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especially in his later years, was in conformity with the confession of his death as exhibited in his will ; * unless indeed we are to admit two of his sonnets as evidence against himself, which if they prove him at one time to have yielded to the temptations with which he was beset, prove him also to have possessed afterwards the spirit of a true penitent. Of his personal history, all that is now known may be soon told. He was born in the year 1564, at Stratford-upon-Avon in Warwickshire, the eldest son of eight children, his father being a glover of that town; and he died at his native place (whither he had retired in comfortable circumstances some years before) in 1616, when he was only in his fifty-third year. He married very young, before he was nineteen, a lady of the name of Hathaway, eight years older than himself, by whom he had two daughters and one son; and who survived him seven years; dying in 1623, at the age of sixty
In that same year appeared the first edition of his collected plays, thirty-six in number, which are generally allowed to be genuine; though not more than fourteen or sixteen had been published in his lifetime, including Titus Andronicus and Pericles, Prince of Tyre. And there seems no reason to doubt that a great portion of what he wrote was composed, if not under the actual pressure of want, yet in a condition
* On the contrary, see two other contemporaneous testimonies to his honest 'character in Malone's Life, p. 280, sq., and p. 284.
of life very unfavorable to carefulness and maturity of composition.
Whatever blemishes there may have been in the character of the first Scottish sovereign who sat upon the throne of England, it is only just to bear in mind that we owe to him, under the good Providence of God, that inestimable work, the translation* of the Bible which we all use; and that to him we owe also the satisfaction which we must all feel when we learn that the best of uninspired writers was not without royal encouragement. Detract what we may from the merit of King James, on the score of pedantry, or of disingenuousness, the facts will remain, which, considering the subject I have now in hand, I rejoice to mention in his praise, and to interweave, as among the brightest ornaments of his crown—that he wrote to William Shakspeare a letter of commendation with his own hand,t and that he gave special command' for the publication of the Scriptures in the revised and improved form, which Shakspeare and his contemporaries were the first to read.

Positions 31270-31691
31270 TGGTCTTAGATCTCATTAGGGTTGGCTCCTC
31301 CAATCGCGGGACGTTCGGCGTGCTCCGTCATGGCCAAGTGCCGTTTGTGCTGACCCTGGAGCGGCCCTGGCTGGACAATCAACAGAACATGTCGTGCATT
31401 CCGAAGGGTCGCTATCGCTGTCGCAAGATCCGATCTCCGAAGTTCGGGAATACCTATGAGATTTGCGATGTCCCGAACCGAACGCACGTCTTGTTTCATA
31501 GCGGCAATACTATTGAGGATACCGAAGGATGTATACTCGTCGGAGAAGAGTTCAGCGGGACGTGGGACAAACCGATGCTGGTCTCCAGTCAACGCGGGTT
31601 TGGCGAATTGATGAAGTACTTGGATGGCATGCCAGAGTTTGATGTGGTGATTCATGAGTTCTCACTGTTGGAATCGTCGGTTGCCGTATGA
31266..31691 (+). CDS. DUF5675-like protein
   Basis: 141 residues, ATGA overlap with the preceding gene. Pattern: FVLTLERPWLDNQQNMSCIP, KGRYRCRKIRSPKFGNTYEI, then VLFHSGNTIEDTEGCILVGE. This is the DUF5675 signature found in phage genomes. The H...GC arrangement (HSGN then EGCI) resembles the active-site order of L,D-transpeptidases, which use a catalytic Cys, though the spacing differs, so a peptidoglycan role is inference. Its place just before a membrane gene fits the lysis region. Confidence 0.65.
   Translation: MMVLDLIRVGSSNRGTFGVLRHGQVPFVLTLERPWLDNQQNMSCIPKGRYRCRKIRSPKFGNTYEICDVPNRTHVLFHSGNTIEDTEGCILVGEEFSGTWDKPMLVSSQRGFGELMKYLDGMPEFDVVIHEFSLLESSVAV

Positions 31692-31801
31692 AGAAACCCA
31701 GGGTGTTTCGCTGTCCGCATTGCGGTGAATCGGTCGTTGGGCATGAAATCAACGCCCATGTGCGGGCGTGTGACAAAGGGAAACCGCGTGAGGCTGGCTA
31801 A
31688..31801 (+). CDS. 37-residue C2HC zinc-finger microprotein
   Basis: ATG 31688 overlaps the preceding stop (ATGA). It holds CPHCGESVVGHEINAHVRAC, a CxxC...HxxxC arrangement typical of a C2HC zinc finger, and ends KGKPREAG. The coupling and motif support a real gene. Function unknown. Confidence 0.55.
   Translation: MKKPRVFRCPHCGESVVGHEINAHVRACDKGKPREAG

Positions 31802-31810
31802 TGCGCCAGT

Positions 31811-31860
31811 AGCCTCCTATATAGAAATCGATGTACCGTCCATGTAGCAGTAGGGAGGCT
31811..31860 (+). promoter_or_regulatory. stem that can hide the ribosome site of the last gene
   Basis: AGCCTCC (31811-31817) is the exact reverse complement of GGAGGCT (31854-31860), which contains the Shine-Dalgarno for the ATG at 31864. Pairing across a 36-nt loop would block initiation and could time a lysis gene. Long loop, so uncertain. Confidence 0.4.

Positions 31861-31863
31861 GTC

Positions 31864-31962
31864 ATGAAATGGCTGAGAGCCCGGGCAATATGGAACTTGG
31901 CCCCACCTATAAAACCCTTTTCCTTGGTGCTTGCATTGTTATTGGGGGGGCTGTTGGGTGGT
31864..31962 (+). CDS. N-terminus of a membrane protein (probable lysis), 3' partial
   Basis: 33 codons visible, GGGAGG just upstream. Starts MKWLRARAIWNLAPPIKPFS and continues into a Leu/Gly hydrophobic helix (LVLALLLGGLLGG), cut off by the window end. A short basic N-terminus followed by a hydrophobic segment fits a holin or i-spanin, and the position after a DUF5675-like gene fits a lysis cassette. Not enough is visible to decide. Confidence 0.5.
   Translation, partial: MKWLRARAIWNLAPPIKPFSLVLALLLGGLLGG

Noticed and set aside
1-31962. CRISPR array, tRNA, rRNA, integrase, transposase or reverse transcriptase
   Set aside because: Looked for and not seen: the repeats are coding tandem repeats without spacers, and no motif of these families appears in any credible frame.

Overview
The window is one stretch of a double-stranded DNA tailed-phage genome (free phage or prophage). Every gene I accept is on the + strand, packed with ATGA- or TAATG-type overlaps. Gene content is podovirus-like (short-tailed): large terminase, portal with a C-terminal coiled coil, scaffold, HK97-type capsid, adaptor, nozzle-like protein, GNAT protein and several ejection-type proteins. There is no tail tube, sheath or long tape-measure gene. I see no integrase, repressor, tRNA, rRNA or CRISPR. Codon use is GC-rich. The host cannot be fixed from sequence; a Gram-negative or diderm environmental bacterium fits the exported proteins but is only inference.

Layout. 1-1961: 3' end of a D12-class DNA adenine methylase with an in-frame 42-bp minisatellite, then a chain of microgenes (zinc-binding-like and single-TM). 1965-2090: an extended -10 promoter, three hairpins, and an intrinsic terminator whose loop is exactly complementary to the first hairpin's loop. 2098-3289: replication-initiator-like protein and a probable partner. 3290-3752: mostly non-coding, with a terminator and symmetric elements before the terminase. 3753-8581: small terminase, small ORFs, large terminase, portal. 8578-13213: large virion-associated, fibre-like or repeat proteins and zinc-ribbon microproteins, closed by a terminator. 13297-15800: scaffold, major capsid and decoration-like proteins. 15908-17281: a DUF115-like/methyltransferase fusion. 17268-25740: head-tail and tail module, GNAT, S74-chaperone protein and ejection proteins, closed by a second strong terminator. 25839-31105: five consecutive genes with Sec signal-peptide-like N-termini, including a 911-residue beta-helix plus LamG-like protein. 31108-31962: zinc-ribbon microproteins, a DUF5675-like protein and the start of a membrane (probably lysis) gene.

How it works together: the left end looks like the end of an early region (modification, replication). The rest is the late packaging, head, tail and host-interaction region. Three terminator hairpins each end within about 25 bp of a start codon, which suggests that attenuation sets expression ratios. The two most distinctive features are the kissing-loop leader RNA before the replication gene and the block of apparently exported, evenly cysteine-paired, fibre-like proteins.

Our great poet, then, and our translators of the Bible lived and flourished at the same time, and under the same reign. This is an interesting fact in the enquiry upon which we are about to enter, and suggests the propriety of dividing it into two
* First published in 1611.
parts. That is, we may not only seek to illustrate the subject-matter of the Bible by comparison with passages in Shakspeare which prove his knowledge and study of the Scriptures; but we may explain the language also by parallels which Shakspeare will afford us of the use of words and phrases (not indeed necessarily derived from the Bible, only or chiefly, but commonly current at that time) which have since undergone a change of meaning or become altogether obsolete. And upon this branch of the subject it will be natural to enter first.